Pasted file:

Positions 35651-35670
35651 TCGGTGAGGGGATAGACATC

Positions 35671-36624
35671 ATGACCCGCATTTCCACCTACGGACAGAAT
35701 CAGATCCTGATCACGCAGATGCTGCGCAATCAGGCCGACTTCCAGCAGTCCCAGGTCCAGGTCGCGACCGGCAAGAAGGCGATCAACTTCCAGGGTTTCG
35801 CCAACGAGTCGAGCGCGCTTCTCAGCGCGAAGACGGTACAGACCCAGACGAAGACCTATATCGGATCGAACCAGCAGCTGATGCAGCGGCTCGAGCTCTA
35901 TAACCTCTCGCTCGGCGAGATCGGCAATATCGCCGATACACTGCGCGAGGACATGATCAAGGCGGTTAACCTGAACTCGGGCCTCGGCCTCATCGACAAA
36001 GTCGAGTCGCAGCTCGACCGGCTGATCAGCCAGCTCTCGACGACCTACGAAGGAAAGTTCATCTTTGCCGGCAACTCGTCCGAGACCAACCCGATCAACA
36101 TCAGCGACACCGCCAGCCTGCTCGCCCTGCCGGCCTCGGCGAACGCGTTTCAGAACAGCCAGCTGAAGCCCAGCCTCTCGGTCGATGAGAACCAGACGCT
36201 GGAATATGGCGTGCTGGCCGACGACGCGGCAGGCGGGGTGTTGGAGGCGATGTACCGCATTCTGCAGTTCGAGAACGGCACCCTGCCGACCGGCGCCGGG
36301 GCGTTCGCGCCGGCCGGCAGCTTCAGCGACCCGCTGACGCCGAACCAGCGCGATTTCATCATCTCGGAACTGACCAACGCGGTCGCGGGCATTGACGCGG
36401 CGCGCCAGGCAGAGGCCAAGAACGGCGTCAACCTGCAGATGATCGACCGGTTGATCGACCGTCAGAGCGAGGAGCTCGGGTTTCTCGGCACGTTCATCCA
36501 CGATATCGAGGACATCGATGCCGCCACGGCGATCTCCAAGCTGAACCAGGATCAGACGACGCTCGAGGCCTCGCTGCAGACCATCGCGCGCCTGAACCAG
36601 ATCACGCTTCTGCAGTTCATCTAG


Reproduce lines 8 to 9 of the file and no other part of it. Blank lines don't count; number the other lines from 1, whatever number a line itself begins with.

36001 GTCGAGTCGCAGCTCGACCGGCTGATCAGCCAGCTCTCGACGACCTACGAAGGAAAGTTCATCTTTGCCGGCAACTCGTCCGAGACCAACCCGATCAACA
36101 TCAGCGACACCGCCAGCCTGCTCGCCCTGCCGGCCTCGGCGAACGCGTTTCAGAACAGCCAGCTGAAGCCCAGCCTCTCGGTCGATGAGAACCAGACGCT